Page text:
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Re-inventing al-Qaeda as ‘good guys,’ huh?
The titular head of al-Qaeda, Ayman al-Zawahiri, has reportedly disavowed the Islamic State of Iraq and Syria (ISIS). Videos emerged over the weekend of the Egyptian-born leader denying any organizational links with the ISIS.
The British Guardian reported that the move by the top al-Qaeda commander was an attempt to “reassert control” over the disparate militant groups fighting in Syria.
Later in the same report, the newspaper inadvertently hinted at the real motive for the initiative. “The internecine fighting – among the bloodiest in the three-year conflict – has undermined the uprising against President Bashar al-Assad and dismayed western powers pushing for peace talks,” reported the Guardian.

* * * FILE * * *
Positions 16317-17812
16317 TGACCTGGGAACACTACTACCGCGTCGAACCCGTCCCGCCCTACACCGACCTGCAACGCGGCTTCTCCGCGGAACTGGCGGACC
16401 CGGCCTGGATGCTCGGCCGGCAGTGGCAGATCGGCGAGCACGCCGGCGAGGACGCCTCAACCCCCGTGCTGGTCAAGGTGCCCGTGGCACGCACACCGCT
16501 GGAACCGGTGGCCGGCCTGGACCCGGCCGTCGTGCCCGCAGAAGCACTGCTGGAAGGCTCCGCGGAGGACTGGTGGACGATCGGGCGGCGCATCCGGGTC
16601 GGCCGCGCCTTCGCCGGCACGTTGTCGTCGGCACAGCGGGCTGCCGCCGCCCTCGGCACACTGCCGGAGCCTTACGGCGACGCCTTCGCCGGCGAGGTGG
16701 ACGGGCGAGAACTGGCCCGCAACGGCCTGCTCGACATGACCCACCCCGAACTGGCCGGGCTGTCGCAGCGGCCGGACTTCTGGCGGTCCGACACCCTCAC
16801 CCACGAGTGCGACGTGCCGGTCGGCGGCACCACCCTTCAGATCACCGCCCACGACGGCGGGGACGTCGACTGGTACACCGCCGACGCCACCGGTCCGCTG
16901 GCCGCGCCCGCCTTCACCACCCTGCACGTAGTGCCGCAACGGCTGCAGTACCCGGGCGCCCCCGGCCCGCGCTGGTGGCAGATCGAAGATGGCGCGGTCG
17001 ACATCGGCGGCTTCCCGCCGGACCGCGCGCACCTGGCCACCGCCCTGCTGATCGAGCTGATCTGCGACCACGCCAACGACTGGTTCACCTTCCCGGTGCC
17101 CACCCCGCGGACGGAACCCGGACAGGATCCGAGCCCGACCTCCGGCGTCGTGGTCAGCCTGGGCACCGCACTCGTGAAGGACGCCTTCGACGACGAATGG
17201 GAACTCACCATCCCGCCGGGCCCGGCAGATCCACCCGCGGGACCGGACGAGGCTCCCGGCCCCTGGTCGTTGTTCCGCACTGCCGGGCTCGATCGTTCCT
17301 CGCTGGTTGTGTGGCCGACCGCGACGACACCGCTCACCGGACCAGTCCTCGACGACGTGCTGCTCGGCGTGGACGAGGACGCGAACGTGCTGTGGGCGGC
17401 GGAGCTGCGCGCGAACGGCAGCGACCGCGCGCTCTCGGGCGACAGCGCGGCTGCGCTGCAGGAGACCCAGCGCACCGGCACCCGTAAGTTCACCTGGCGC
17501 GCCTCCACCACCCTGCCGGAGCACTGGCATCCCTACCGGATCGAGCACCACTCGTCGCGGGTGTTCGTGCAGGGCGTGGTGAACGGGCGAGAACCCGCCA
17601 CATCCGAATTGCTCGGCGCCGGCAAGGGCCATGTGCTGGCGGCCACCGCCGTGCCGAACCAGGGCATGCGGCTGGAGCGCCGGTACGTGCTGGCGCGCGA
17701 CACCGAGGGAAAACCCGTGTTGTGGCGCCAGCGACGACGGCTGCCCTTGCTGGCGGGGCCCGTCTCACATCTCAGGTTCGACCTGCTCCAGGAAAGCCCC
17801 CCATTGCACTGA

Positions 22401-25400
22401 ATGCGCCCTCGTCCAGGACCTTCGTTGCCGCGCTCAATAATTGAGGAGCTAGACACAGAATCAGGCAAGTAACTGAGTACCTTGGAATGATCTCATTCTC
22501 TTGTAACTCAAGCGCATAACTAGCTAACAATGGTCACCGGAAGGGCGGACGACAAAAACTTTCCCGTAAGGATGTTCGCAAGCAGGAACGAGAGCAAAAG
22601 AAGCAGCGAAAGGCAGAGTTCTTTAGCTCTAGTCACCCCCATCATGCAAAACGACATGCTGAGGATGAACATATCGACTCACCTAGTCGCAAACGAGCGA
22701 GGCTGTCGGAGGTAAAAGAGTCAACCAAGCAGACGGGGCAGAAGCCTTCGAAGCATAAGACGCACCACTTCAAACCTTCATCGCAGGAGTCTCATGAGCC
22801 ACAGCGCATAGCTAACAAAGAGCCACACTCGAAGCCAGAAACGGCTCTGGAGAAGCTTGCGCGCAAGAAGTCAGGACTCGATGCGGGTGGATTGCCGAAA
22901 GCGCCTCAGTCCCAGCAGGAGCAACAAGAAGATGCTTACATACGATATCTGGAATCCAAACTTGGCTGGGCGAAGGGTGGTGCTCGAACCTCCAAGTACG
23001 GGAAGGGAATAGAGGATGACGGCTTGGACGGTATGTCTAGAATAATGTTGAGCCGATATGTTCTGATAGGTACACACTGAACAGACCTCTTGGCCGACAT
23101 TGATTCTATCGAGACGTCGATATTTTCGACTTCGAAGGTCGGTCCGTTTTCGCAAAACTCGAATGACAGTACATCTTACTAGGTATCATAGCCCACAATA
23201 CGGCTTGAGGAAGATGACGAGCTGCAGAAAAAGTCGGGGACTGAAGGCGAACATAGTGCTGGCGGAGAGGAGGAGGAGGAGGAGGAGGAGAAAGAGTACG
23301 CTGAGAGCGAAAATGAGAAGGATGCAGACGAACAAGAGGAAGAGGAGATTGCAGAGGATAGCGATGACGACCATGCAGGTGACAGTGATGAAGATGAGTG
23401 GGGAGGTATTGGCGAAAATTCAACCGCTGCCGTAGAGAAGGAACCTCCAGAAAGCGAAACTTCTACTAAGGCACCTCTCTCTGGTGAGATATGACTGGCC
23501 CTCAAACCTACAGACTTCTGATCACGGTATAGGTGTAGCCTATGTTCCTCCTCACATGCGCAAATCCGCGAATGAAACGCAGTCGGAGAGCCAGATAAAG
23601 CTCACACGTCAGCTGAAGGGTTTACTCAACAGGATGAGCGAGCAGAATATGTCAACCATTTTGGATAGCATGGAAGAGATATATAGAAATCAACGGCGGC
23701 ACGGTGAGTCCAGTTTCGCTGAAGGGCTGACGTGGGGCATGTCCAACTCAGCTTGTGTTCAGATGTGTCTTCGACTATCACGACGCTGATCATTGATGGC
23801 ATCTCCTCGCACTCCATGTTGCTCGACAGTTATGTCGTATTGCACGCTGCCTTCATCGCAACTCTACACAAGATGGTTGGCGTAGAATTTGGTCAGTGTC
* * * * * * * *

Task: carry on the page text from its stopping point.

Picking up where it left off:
Forget the bit about “dismayed western powers pushing for peace talks.” That’s hogwash. The key phrase is “internecine fighting has undermined the uprising [sic] against President Bashar al-Assad.”
By “uprising,” the Guardian is euphemistically referring to the covert criminal war sponsored by the West against the Syrian government and its people. This is not an uprising or civil war; it is Western state-sponsored terrorism for regime change using foreign mercenaries of varying affiliation to al-Qaeda – the latter itself being historically a Western, Saudi intelligence creation from the late 1970s onwards.
The political problem for the West is that it cannot be seen to be overtly supporting the al-Qaeda brigades. That would very publicly destroy the last vestiges of the so-called War on Terror and 9/11 propaganda myth.
Previously, Washington and its allies have got around that contradiction by claiming that they have been supporting “moderate rebels” in Syria as opposed to the backbone of foreign mercenaries belonging to al-Qaeda. That sleight of hand ran into terminal problems when the “moderates” of the so-called Free Syrian Army were decisively pushed out of the picture at the end of last year by the “extremists.”